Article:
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28 years later: Hubble telescope shows new images from deep Sp



When NASA launched the Hubble Space Telescope in 1990, it was an effort to learn more about the universe beyond the planet's boundaries.

2018 marks the 28th anniversary of the launch of Hubble and two new images of the Lagoon Nebula have been released. According to Antonella Nota, one of Hubble's many project specialists, this is proof of the longevity and continuous innovation of the telescope.

She spoke with Gabe ROSS of WECT about the new pictures and their results.

"What you see here is a section in the heart of this nebula, where you can see a very massive star with strong winds that forms the gas and dust and creates the beautiful pillars and features," said Nota. "But then, if you look into the infrared, all the dust and gas goes away, what you see are hundreds and hundreds of little stars being formed, because what you're looking at is a huge stellar nursery . " [1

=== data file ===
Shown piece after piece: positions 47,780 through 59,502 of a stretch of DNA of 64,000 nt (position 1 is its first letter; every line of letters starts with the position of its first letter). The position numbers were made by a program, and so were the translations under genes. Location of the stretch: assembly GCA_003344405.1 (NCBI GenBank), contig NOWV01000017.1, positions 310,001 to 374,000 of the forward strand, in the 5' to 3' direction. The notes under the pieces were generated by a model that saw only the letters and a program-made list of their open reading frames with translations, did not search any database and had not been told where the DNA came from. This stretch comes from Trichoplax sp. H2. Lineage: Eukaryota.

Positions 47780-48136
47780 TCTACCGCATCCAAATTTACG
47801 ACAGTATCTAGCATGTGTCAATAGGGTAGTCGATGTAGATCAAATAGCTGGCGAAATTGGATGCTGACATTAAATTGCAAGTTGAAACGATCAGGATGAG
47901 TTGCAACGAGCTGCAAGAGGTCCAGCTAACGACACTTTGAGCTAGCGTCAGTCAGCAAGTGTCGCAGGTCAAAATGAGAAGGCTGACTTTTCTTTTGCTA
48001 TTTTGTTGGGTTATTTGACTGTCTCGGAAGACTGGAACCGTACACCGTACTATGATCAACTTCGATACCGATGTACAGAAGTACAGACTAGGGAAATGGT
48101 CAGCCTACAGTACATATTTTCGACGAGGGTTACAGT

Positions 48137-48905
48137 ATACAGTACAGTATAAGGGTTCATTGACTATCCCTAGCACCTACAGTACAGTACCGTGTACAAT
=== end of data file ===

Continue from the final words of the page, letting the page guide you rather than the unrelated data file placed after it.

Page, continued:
96592002] Wondering where to find the lagoon mist? You should look at the southern sky in the Sagittarius constellation.

Above all, you need a very clear and dark night. The bright stars that make up the fog sit high on the teekapsel-shaped constellation. You need a strong telescope, but if you do not have one, do not worry. The Hubble's advanced lens draws a breathtaking portrait in all its cosmic splendor.

"Hubble has completely revolutionized our understanding of the universe," said Nota. "Hubble has also shown us how stars form, as we've just discussed with the Lagoon Nebula, you can see in almost three dimensions, you can see the tiny little stars that form their cocoon of dust and gas."

For 28 years, astronauts have conducted five missions to improve technology aboard the telescope. These improvements have led to some interesting discoveries in distant places.

"We recently had a very interesting discovery," said Nota. "Hubble saw the farthest star ever seen nine billion light-years away, we would not be able to see the stars under normal conditions, because even for Hubble it's a stretch, but Hubble got help from gravitational lenses."

To keep up to date with the Hubble Space Telescope, visit the NASA website or follow the Hubble Telescope on Twitter

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